Dandy’s Run – The Story of a Well Trained Horse
Many of us have had the opportunity in our lives to ride a horse. But few of us will ever experience what it is like to ride a horse that has been well trained. The stables that rent horses for pleasure riding usually offer a breed of horse commonly referred to as a nag; really a mixture of breeds. Other than following the tail in front of them, what little training they may have had they have long forgotten.
To ride one of these steeds is far from a pleasure. By the time you have returned to the stables, your arms are numb from tugging at a head that always wants to point in the direction of the barn. The ride out is extremely slow, but the ride back makes you feel like you have been tumble-dried in an industrial dryer. The numbness of your arms is only surpassed by the pain of raw interior sides of your legs and the pain in your butt.
That’s just not the case with Dandy’s Run. He is a registered Quarter Horse whose ride you will find hard to believe. While visiting my father on his ranch in Northern California, I had the pleasure of riding this superbly trained horse. My father, a horse trainer by profession, had saddle Dandy for a workout and asked if I would like to ride him. I said, “I would, indeed.”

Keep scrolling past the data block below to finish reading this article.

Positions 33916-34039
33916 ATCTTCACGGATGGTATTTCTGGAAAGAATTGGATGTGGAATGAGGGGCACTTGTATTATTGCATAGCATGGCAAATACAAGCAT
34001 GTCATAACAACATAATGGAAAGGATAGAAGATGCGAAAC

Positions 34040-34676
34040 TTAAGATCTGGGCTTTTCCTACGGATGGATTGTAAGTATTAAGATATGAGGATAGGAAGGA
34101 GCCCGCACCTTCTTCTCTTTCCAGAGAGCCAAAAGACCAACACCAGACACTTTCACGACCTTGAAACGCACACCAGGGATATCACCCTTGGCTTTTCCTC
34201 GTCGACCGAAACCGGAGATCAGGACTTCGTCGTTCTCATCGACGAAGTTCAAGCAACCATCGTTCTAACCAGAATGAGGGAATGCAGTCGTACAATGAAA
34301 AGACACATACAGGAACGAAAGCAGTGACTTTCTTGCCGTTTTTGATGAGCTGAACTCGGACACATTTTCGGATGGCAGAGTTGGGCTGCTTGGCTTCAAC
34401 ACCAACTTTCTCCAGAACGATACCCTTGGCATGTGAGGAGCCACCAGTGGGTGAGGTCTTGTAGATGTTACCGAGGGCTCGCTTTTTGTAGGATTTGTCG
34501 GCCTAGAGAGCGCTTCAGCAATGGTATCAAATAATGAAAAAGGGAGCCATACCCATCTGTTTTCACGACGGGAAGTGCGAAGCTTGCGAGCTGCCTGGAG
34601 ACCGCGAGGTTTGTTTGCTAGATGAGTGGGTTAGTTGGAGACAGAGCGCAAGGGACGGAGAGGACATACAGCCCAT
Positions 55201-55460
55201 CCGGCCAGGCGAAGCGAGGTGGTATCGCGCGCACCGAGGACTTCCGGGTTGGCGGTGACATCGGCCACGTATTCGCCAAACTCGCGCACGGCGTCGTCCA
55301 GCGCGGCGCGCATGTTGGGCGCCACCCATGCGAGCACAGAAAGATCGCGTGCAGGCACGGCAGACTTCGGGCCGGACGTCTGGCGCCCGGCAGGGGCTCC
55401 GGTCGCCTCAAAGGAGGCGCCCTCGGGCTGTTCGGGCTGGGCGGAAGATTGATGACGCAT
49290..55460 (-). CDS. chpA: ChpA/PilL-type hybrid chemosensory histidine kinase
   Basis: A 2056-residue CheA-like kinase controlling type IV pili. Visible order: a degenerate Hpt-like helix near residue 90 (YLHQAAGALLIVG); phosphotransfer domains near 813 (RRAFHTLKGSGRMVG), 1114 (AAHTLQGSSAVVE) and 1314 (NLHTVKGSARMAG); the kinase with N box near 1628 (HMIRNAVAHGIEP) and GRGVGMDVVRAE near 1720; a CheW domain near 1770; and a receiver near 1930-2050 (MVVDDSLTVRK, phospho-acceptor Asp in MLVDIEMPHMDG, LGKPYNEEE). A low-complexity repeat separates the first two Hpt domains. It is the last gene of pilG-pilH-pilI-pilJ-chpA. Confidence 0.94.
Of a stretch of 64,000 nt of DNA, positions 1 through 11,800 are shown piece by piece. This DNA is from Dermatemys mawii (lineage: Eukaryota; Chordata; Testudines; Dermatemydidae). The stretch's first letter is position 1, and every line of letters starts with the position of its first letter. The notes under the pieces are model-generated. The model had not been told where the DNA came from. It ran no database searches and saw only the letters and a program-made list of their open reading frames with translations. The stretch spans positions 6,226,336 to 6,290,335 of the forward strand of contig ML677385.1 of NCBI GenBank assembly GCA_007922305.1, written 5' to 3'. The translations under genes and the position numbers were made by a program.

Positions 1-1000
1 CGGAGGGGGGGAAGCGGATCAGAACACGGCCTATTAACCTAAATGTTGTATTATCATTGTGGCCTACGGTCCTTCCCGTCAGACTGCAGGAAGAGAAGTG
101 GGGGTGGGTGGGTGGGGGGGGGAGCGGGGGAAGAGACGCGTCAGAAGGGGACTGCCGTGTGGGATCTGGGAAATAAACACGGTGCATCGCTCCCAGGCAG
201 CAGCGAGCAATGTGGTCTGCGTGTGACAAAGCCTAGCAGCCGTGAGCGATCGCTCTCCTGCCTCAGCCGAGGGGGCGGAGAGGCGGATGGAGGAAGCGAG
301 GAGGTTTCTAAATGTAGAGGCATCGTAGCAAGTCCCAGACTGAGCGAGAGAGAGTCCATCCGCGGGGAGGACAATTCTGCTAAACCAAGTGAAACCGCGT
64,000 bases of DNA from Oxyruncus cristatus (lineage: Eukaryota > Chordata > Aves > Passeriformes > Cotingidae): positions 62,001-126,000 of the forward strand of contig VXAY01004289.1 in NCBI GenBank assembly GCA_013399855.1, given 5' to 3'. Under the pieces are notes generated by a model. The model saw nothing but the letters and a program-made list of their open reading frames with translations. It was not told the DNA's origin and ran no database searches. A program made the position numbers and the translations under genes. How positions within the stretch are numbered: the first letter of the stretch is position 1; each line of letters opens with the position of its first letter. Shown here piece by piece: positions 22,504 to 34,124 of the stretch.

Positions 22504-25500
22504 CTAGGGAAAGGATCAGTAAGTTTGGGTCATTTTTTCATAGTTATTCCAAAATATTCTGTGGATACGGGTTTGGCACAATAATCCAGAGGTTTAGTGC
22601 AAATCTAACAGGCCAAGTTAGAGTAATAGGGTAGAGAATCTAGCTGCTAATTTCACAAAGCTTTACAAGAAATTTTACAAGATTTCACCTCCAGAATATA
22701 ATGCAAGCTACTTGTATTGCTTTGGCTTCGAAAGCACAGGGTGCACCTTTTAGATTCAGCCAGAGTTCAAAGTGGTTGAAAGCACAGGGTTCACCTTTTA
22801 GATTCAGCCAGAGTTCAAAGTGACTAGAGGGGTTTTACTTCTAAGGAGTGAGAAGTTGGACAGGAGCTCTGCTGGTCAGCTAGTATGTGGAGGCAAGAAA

My father led Dandy out to the work area with just a halter on his head; no bridle. To my surprise, he removed the halter from his head and slipped a small piece of clothesline wire, with its ends bound together to form a loop, over his head and around his neck. He hooked it on the saddle horn. I listened thoroughly to the instructions from my father on what I should do once I was in the saddle on Dandy’s back. I was ready to mount.
I had ridden many horses in my life, ever since I was five years old to be exact. But I had never been without the security of a “good old” bridle with reins. With Dandy, however, he had absolutely nothing on his head, just that simple wire around his neck. I found out later that I would not even need the wire to ride this remarkable horse.
During the mount, Dandy stood perfectly still. As I brought myself to rest in the saddle, I could feel him tensing every muscle in his body in anticipation of instructions from his rider. As my father had instructed me, I touched Dandy’s flanks with a gentle squeeze of both my legs. Dandy instantly began to walk and common to a well-bred Quarter Horse, the stride was as smooth as a boat rocking gently on a calm summer sea. I squeezed again and he entered into a jog. It was not a trot because that would be too rough. The feeling was heavenly. Dandy literally carried me as though I was suspended gently in air, all most floating. I squeezed again and Dandy began a canter, a gait slower than a gallop and as smooth as a ride on Grandma’s lap in her favorite rocking chair.